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The Top 5 Most Common Mistakes Parents Make When It Comes to Child Care

When it comes to leaving your child in the care of a babysitter, nanny or other child care provider, you have nothing but the best intentions. However, many parents unknowingly make mistakes when hiring, managing and communicating with their child care provider.
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When it comes to leaving your child in the care of a babysitter, nanny or other child care provider, you have nothing but the best intentions. However, many parents unknowingly make mistakes when hiring, managing and communicating with their child care provider.

By avoiding these five common blunders, you can improve your chances of finding -- and keeping -- the child care provider your family needs:

1. Setting unclear expectations.

The first time you meet with a new child care provider, you will likely discuss primary responsibilities, such as hours and pay requirements. Make sure you also discuss your day-to-day expectations, including discipline style, what he or she will do in case of an emergency (be sure to have a clear plan in place, including key contact numbers), and how and when you expect to be notified when there's a non-emergency situation at home.

Be frank about secondary job expectations that could easily make or break the relationship if you aren't on the same page. For instance, expectations for cooking for the kids, including what you encourage them to eat; what your caregiver will eat while on the job; cleaning requirements; and any weekly tasks you expect the caregiver to handle.

Make sure you are also upfront about the commitment you are expecting. Are you looking for someone who will ideally stay with your family for years or is this is a short-term gig? You can't predict the future, but you'll want to know if he or she is planning to leave for school in the fall.

2. Failing to treat the child care provider (and their time) with respect.

Treat your child care provider and their time with respect, and insist that your children do, too. You can show your respect by keeping the lines of communication clear and open, and asking that they do the same. This includes remembering that everyone has days when they are running late -- but limiting these and making sure you let your nanny or babysitter know in advance when you will be late. Their time is as important as yours.

Also, remember to demonstrate to your children that the nanny or babysitter is in charge when you are away. If your child asks you when you are walking out the door for work if he can go to the park after lunch, let him know that the nanny will be in charge then, and she will make that decision. Likewise, if you come home from work and your child care provider has restricted the child from doing something, support thatdecision. Show you appreciate and respect the babysitter's authority with your children.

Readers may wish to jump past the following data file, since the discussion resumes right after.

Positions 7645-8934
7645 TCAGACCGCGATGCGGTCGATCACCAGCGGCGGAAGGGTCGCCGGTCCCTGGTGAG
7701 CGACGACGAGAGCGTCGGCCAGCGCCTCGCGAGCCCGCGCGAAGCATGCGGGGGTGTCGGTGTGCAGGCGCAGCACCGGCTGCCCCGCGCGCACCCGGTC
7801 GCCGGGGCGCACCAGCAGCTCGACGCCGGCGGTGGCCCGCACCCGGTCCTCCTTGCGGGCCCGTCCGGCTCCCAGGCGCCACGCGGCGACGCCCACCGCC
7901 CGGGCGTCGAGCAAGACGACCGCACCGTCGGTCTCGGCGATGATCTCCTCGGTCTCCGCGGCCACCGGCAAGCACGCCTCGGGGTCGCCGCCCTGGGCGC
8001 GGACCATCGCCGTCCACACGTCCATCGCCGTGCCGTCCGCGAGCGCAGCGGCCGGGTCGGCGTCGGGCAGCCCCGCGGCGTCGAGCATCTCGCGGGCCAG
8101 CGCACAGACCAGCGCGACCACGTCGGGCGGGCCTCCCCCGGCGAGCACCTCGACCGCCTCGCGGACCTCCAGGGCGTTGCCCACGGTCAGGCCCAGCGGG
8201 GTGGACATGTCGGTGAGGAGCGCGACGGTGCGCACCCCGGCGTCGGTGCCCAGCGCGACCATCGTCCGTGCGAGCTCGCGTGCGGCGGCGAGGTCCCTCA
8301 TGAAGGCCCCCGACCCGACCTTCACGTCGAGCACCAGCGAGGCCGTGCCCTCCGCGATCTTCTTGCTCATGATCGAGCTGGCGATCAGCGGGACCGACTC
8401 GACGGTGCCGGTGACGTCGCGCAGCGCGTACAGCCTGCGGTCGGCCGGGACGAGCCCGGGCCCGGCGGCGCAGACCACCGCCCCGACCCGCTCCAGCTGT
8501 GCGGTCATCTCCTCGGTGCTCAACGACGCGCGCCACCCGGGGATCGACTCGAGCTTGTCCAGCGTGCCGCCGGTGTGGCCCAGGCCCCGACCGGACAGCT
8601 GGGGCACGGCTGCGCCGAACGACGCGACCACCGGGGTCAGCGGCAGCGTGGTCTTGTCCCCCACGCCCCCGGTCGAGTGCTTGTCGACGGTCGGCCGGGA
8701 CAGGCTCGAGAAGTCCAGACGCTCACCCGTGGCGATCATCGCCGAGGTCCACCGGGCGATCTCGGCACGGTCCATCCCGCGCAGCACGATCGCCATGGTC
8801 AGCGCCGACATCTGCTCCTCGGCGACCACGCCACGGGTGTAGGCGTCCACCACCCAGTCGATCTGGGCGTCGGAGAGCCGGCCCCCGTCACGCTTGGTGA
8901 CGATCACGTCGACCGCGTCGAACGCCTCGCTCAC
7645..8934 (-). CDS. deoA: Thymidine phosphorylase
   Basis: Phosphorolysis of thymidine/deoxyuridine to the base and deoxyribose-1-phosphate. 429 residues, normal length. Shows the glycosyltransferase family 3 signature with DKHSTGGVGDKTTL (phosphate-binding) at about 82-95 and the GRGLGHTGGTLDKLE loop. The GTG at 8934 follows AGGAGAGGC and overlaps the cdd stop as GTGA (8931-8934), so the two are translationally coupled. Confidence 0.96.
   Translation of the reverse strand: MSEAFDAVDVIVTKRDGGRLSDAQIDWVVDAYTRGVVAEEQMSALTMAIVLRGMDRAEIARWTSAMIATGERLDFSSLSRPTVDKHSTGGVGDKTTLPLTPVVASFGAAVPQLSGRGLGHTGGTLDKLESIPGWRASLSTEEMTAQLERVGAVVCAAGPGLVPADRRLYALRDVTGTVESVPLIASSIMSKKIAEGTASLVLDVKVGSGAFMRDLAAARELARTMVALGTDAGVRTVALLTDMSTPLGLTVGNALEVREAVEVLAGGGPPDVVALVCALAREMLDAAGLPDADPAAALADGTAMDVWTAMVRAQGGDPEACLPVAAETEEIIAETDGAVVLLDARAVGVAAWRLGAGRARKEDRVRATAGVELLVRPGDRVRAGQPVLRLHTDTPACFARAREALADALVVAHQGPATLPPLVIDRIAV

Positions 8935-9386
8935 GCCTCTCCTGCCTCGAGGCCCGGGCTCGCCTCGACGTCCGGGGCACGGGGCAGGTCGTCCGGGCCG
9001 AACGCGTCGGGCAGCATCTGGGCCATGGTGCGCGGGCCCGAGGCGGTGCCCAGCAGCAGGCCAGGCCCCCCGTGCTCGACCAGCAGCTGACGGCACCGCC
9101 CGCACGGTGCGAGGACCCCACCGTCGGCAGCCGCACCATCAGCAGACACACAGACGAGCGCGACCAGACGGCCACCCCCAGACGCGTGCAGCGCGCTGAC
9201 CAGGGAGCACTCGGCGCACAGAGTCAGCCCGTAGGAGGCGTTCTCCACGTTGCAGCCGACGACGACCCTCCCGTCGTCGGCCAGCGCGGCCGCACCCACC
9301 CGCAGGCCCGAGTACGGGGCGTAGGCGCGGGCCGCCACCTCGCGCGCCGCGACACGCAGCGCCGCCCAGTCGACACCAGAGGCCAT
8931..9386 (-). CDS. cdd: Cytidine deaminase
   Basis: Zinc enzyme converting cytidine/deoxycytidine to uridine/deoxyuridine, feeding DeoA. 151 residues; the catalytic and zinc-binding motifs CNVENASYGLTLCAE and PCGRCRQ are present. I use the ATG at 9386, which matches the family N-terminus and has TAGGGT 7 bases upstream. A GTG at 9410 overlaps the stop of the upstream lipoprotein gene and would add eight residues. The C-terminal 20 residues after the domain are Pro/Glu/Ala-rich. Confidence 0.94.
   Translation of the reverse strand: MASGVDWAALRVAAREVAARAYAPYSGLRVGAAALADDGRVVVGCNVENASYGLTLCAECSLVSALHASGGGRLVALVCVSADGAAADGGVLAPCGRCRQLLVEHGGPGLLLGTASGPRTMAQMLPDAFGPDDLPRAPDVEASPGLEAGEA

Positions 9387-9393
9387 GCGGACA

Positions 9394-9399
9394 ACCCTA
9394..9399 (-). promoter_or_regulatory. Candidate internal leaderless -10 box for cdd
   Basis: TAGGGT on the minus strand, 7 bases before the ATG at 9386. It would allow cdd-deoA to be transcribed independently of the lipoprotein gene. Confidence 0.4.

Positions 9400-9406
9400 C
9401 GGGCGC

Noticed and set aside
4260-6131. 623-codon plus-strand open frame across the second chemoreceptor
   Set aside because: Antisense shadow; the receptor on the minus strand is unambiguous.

3. Ignoring your gut and your child's behavior.

Just because a child care provider has fantastic credentials and glowing reviews doesn't necessarily mean he or she is the right fit for your family. Pay attention to your instincts and observe your children's reaction to the child care provider. It is normal for children to be shy around new people. However, if after a period of time your child still seems unhappy, unusually reserved or upset when the provider is around or mentioned, it could indicate that the person is not the right fit. Trust your intuition.

4. Falling out of touch.

In your rush to get to work, it's easy to run out the door and assume that all is going well with your child's care unless you hear otherwise. Make an effort to stay connected by dropping in, sometimes unannounced, to visit your child and observe him or her with the provider, whether that is at your home, a child care center or other location. Be sure to meet with your child care provider for regular check-ins, at least a couple of times per year, to discuss how the job is going and make any necessary adjustments. To keep the conversation honest and candid, make sure your child is not around to overhear or distract you.

5. Looking only at your short-term needs rather than thinking ahead to the future.

It's hard to imagine how different your child will be even a year from now, but time goes quickly and your child's needs change as he or she gets older. And with that, your child care needs will change. If you are hoping to keep the same provider for a period of time, evaluate child care providers for how they will meet your family's needs today and at a future stage.

For instance, if you plan to have more children, determine if your prospective nanny is willing to juggle more than one child and if they can handle a newborn. Will they be willing to drive your child to school? Are they able to help with homework or chaperone play dates? If you aren't sure what your child will need a year from now, ask parents with older children for advice.

Taking the time to evaluate and strengthen your relationship with your child care provider by avoiding these common pitfalls will not only improve the care your child is receiving, but it may also save you from the struggle of having to find a new provider in the future.